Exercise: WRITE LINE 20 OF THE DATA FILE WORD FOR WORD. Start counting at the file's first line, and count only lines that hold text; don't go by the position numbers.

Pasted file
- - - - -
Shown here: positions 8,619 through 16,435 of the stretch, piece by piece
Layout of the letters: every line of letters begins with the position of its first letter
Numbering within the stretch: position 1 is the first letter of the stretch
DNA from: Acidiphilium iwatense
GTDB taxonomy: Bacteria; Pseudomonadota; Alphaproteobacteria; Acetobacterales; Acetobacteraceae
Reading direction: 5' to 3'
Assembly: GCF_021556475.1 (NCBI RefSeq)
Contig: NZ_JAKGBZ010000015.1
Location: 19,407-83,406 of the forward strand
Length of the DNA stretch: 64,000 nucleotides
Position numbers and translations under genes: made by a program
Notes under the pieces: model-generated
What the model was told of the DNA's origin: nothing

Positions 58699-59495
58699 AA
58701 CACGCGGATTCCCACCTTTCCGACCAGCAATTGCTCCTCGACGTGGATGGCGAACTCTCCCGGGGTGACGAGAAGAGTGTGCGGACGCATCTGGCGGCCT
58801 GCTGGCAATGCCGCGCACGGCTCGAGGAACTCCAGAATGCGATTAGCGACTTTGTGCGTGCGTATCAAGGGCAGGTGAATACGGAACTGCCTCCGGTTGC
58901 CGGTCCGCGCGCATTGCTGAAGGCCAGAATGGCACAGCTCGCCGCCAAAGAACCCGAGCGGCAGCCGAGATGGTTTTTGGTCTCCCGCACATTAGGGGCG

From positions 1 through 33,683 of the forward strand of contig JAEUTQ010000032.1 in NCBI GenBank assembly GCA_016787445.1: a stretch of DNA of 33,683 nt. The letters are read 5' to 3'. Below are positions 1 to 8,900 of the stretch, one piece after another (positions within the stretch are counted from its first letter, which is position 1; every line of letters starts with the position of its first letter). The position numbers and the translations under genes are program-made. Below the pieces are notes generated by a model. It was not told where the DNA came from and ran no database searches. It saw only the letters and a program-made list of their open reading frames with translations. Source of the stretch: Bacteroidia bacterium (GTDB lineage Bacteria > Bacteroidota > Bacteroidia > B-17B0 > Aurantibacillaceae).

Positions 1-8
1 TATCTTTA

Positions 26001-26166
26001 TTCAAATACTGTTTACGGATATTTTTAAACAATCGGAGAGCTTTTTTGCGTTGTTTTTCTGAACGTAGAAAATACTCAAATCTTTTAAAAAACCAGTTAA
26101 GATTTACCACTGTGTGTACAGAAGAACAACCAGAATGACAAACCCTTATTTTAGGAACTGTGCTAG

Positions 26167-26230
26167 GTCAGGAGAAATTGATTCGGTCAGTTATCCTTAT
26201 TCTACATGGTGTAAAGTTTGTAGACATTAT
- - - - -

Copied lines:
Positions 1-8